Beyond burnout and compassion fatigue

New book aims to help care and service providers reclaim their calling
Learn About Hazelden Betty Ford

Center City, Minnesota (April 19, 2022) – While the COVID-19 pandemic brought awareness of professional burnout to all industries, the issue of mental and emotional fatigue has been a longstanding and persistent one in the human service and caring professions. Who cares for the caregivers? is the oft-repeated refrain, and professionals in the fields of mental health, substance use disorder treatment, social work and medicine have felt the ongoing grind of the now-endemic coronavirus and its related social stresses—on top of the challenges in maintaining balance when being a change agent in others' lives. A new book confronts the crisis of burnout, exhaustion, sacrifice, and separation-of-self-from-service, helping answer the question: What does it mean to serve others while honoring oneself?

Using everyday examples, personal stories, and illuminating questions, author Elizabeth Bishop invites readers to reimagine how they think about, train for, and embody service. Blurring the line between the traditional and the alternative with expertly chosen spiritual and self-help insights, Conscious Service: Ten Ways to Reclaim Your Calling, Move Beyond Burnout, and Make a Difference without Sacrificing Yourself offers pragmatic and inspiring guidance for service providers and the people responsible for the systems and structures through which service is delivered. Even if serving others isn't the core focus of their vocation, readers will discover keys to avoiding compassion fatigue, feeling better, living with purpose, and contributing with impact.

"As individuals providing services to people and communities, our number-one commitment must be to our own health and growth, because it's the highest-evolved versions of ourselves that are capable of the most meaningful contributions and greatest change," said Bishop. "This is a responsibility we have to ourselves."

Bishop harnesses wisdom from more than 40 years in professional human service, embodied in The Conscious Service Approach™, a research-based set of principles designed to enhance both the experience of service providers and the quality of service they offer. She emphasizes that relationships are the fabric of all the helping professions, but it isn't just the people accessing services who benefit from these connections—it's the helping professionals, too. The book provides these individuals with the tools to benefit from the transformational relationships they encounter in the workplace and the means to find the fulfillment that attracted them to vocations of service in the first place.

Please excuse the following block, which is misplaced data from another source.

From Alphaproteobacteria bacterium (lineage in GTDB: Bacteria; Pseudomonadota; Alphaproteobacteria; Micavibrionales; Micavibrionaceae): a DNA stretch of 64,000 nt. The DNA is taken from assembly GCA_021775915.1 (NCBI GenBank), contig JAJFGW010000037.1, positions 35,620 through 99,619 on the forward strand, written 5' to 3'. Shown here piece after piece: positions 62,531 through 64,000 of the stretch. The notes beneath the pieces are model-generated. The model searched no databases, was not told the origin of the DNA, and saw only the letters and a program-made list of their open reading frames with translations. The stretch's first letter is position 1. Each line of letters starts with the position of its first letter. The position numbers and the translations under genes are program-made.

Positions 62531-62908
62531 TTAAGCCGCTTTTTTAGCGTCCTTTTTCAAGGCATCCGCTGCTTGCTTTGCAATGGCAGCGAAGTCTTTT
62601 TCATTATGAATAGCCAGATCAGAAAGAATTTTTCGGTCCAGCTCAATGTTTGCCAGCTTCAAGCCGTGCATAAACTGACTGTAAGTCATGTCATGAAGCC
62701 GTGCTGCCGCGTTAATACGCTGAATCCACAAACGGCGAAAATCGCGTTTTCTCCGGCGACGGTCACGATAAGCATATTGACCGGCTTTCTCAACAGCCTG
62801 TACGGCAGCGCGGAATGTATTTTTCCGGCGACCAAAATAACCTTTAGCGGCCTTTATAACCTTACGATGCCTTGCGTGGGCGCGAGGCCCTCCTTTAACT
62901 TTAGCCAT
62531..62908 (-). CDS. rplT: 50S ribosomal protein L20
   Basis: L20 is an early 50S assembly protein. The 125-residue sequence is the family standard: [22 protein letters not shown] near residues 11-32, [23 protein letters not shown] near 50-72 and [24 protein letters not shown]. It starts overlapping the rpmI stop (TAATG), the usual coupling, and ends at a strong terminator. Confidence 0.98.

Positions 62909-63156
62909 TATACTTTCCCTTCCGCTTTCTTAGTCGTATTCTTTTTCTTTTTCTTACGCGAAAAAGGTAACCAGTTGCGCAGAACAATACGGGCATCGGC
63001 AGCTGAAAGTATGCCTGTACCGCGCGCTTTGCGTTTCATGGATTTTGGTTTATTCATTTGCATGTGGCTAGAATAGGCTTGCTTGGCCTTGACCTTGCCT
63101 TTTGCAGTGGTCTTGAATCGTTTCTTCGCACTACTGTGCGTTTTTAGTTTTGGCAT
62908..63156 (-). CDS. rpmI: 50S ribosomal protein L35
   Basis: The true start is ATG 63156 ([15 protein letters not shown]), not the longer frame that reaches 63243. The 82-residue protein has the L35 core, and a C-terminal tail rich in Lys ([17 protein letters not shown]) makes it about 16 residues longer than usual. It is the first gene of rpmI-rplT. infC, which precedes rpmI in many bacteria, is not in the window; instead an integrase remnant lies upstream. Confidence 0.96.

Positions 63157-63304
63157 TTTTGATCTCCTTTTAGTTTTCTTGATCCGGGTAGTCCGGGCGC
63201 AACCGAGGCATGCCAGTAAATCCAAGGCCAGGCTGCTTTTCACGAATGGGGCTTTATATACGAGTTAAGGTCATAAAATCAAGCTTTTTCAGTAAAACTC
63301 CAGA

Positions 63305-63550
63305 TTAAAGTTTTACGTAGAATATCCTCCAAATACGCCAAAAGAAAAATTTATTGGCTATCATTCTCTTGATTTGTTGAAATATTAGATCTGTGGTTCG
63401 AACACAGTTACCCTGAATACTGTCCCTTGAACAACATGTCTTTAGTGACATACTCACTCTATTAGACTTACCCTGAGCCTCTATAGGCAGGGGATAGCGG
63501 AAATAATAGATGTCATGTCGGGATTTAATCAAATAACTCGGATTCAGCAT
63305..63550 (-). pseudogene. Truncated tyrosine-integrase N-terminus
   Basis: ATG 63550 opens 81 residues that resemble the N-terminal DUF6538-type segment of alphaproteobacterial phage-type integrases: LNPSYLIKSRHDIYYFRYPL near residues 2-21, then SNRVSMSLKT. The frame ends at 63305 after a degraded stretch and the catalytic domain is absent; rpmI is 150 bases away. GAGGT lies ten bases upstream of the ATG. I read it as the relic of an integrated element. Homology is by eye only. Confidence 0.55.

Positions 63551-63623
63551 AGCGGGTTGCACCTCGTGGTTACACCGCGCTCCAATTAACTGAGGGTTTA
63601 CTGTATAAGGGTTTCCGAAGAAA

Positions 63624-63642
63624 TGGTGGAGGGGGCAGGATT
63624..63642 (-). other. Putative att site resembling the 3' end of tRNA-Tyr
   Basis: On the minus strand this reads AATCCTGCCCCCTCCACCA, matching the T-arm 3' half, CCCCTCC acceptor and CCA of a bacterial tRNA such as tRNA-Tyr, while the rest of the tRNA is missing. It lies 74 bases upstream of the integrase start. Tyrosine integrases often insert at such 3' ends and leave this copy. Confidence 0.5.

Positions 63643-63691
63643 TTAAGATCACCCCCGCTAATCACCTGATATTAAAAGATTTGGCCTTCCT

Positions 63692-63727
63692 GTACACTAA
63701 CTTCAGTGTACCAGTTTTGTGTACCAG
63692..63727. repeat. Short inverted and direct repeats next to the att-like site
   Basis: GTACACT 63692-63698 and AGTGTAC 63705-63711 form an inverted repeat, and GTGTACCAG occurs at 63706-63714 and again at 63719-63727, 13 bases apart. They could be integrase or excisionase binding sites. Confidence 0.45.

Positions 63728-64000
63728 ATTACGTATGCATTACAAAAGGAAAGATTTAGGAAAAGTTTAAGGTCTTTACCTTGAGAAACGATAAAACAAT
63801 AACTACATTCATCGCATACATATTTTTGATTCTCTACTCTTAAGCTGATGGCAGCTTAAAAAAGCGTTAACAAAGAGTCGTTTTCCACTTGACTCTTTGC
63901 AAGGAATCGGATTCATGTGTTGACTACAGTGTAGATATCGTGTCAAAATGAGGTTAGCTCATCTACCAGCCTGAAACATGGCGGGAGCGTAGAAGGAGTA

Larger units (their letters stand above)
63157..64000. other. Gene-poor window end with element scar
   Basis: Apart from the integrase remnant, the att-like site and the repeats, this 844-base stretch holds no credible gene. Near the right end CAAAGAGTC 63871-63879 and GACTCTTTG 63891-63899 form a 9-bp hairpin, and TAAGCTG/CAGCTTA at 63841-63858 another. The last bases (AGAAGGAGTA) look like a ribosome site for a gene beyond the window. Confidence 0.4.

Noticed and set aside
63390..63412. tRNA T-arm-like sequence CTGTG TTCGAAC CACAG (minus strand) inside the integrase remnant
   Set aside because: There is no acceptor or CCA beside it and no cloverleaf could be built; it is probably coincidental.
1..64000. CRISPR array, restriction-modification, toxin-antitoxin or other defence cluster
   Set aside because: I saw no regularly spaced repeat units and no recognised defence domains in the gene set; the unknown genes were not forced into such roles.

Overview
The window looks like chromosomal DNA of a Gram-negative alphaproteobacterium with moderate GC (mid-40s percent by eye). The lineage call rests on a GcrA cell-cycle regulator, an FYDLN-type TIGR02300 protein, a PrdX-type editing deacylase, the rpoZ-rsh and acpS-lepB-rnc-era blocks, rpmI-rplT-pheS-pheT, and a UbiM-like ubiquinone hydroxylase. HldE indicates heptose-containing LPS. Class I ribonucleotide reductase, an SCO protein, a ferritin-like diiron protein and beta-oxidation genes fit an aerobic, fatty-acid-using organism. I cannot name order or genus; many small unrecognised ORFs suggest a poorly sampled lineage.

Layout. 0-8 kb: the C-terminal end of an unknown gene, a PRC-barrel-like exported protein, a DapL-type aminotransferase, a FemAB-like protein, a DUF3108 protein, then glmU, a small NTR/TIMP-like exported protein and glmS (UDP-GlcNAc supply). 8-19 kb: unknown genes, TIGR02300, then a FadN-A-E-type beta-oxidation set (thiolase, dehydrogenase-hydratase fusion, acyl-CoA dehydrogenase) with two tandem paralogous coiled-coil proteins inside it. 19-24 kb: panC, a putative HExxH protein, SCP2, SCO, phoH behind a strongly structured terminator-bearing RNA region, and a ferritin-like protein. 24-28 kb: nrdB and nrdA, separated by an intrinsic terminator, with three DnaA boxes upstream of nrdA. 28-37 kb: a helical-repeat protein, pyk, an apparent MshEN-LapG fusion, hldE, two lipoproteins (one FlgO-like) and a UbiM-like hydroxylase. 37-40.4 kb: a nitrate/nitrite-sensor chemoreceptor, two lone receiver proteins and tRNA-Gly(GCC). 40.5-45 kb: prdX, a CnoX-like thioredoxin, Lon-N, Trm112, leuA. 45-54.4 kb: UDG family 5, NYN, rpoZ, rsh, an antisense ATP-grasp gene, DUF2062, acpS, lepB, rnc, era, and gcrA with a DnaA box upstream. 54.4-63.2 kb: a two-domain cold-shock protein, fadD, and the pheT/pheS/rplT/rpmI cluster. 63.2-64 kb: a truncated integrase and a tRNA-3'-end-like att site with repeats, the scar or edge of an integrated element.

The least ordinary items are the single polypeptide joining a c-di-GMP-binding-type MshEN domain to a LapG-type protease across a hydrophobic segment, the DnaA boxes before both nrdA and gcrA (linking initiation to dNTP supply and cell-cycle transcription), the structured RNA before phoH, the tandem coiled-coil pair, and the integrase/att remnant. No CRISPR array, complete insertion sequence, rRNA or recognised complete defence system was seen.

Hazelden Publishing is part of the Hazelden Betty Ford Foundation, the nation's leading nonprofit system of addiction treatment, co-occurring mental health care, recovery resources and related prevention and education services.

"We're not just sharing Bishop's ideas with the world but also with our own teams of caregivers," said Joe Jaksha, vice president and publisher for Hazelden Betty Ford Foundation. "Human service and health care providers have been heroes throughout the pandemic, and it's very important we empower them to take care of themselves, too."

Conscious Service: Ten Ways to Reclaim Your Calling, Move beyond Burnout, and Make a Difference without Sacrificing Yourself is published by Hazelden Publishing, and is available now from Hazelden Publishing or anywhere books are sold.


About the Hazelden Betty Ford Foundation

The Hazelden Betty Ford Foundation is a force of healing and hope for individuals, families and communities affected by addiction to alcohol and other drugs. As the nation's leading nonprofit provider of comprehensive inpatient and outpatient addiction and mental health care for adults and youth, the Foundation has treatment centers and telehealth services nationwide as well as a network of collaborators throughout health care. Through charitable support and a commitment to innovation, the Foundation is able to continually enhance care, research, programs and services, and help more people. With a legacy that began in 1949 and includes the 1982 founding of the Betty Ford Center, the Foundation today is committed to diversity, equity and inclusion in its services and throughout the organization, which also encompasses a graduate school of addiction studies, a publishing division, an addiction research center, recovery advocacy and thought leadership, professional and medical education programs, school-based prevention resources and a specialized program for children who grow up in families with addiction.